Sweet 1/144 Japanese Aircraft Carrier Flight Deck

KIT #: 14119
PRICE: 800 yen (about $7.00) from www.hlj.com 
DECALS: Deck Markings
REVIEWER: Scott Van Aken
NOTES: Two sets in one


Today, aircraft carriers have steel flight decks. This is as much to do with being able to handle the weight of modern aircraft as well as the stress of them crashing down on them during landing and the heat of the steam catapults and jet blast during take off.

Carrier decks were not always metal, and it was the British who first armored their flight decks in the late 1930s, though above that armor was wood. Wood has the benefit of being a bit more flexible than steel and if a section is damaged, it is pretty easy to repair. It also is lighter than steel so keeps the ship from being too topheavy. Another benefit is that when planes crash on the deck, it does a bit less damage to the aircraft.

The down side is that it requires greater maintenance than metal, will burn, and offers little protection from bombs and naval artillery shells when the ship comes under fire. However, from the beginning of the type in through WWII, both the Americans and the Japanese carriers had wooden flight decks.


This set is a combination of two kits. One is a standard flight deck section that comes in four sections. These are to be attached at the long side to make a 6 x 6 inch square section. This is large enough to display several aircraft. The other section includes the central elevator. This is two pieces that together measure 6 inches across and 7 inches long. The elevator section is separate and slightly shallower so you could pose it either just starting to lower or nearly coming fully up. The instructions show three of the first set pieces being attached to the 'back' as these elevators were generally near the front of the ship and one section in front.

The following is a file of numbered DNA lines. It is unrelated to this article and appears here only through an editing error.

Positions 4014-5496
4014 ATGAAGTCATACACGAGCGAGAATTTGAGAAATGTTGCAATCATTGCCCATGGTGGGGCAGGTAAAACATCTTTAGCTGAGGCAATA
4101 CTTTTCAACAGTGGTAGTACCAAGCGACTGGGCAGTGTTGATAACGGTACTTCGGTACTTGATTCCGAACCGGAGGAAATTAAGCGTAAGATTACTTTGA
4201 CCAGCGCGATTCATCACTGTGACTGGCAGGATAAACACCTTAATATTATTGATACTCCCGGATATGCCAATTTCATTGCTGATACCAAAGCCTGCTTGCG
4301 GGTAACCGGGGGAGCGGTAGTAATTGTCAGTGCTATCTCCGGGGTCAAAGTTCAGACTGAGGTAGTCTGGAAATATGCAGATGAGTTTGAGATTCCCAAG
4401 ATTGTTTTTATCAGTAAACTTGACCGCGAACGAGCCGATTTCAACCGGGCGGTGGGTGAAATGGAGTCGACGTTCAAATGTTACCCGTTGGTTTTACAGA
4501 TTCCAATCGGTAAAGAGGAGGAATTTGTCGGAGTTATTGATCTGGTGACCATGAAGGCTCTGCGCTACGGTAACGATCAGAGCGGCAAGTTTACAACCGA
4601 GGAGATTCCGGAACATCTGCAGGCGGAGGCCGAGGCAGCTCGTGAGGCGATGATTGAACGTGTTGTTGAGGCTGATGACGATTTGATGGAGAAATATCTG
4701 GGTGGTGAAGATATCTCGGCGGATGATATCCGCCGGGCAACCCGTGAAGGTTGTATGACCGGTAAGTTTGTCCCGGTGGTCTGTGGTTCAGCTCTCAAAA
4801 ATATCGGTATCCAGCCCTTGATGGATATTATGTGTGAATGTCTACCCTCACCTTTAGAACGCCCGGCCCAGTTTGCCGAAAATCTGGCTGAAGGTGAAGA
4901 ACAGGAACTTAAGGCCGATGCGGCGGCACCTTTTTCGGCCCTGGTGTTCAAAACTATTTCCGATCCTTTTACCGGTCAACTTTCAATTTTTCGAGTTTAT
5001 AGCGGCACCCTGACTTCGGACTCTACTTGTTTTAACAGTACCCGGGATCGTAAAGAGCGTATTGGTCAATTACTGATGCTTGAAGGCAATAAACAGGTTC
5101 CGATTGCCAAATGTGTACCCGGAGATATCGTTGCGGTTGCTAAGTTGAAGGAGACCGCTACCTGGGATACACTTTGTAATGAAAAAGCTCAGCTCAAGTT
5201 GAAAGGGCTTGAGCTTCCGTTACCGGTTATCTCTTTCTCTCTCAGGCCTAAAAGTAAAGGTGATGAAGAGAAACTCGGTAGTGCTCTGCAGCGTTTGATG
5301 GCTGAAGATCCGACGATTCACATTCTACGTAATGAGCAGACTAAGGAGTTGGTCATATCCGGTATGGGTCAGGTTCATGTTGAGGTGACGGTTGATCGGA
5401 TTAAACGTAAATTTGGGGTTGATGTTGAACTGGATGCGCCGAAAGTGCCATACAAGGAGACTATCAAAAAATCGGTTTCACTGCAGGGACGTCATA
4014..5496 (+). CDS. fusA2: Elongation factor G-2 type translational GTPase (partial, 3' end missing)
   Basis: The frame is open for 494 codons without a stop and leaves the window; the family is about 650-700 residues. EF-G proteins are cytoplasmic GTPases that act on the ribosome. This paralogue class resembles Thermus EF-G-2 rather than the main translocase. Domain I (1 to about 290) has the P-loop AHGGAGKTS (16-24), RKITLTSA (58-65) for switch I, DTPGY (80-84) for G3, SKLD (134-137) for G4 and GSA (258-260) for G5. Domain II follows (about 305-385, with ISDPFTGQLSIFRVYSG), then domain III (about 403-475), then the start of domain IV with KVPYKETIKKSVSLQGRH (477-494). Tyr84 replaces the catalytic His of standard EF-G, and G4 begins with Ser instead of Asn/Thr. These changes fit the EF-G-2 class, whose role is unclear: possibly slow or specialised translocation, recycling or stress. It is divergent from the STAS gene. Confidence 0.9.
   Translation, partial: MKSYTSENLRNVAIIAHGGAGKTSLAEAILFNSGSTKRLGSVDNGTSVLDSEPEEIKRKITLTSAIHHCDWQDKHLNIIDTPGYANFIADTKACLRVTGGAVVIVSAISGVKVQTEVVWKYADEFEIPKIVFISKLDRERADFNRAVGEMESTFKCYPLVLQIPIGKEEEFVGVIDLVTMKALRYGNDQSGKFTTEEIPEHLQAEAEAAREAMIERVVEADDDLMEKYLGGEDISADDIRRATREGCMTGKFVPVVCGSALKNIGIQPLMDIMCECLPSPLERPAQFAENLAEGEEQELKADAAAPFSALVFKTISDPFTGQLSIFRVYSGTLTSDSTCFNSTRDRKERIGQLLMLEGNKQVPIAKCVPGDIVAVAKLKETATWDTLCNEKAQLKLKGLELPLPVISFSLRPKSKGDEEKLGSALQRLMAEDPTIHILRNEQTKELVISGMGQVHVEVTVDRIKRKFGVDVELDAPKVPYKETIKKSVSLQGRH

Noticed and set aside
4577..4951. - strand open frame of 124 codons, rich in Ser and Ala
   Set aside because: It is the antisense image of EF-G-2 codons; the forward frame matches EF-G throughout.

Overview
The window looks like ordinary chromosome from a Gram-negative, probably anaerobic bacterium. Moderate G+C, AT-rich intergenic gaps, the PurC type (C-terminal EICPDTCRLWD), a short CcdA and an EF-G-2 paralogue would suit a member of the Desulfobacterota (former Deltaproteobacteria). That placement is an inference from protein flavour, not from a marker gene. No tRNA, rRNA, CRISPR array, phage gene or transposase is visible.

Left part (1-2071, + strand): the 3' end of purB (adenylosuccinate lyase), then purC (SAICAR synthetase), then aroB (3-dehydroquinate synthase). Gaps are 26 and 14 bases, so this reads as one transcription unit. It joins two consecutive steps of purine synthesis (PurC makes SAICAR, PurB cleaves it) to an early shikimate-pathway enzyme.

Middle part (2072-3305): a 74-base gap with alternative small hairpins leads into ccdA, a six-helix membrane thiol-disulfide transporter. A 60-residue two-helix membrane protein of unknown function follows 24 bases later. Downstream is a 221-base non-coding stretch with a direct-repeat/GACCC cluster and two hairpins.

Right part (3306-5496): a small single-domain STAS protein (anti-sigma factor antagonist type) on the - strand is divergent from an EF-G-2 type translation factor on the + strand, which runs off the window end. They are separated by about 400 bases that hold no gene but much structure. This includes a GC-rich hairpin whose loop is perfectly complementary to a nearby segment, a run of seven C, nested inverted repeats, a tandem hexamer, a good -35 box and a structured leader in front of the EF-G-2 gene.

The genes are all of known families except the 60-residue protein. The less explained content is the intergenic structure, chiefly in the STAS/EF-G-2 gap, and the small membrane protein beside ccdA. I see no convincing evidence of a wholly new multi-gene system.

Included in each set are several sets of wheel chocks as these planes were chocked on deck prior to take off to keep them from accidentally rolling onto the plane in front or behind it. The fore and aft sections are not clipped together, but the flat, square faces can easily be glued together.

There is a full set of instructions in Japanese, so figuring out the colors from the instructions will be difficult. However, the two faces of the kit box provide a lot of assistance in this area. Unlike US flight decks of the time, Japanese decks were not painted. However, the various metal hatches and the metal elevator were. The kit offers a full set of deck markings as well, so it will not be bland at all. Those wanting even more could easily add more standard sections fore and aft. A diagram is also provided for those who wish to paint these deck stripes. The decal sheet is nicely printed by Cartograf so should work just fine.


In all, it is a great kit and perfect for those who are into 1/144 Japanese carrier borne fighters and bombers. Hopefully Sweet will continue to expand its selection of kit in this area to include Val, Kate, and other carrier borne planes.

March 2016 

Copyright ModelingMadness.com

Thanks to www.hlj.com for the preview kit. You can get yours today at this link.

If you would like your product reviewed fairly and fairly quickly, please contactthe editor or see other details in the Note toContributors.

Back to the Main Page

Back to the Previews Index Page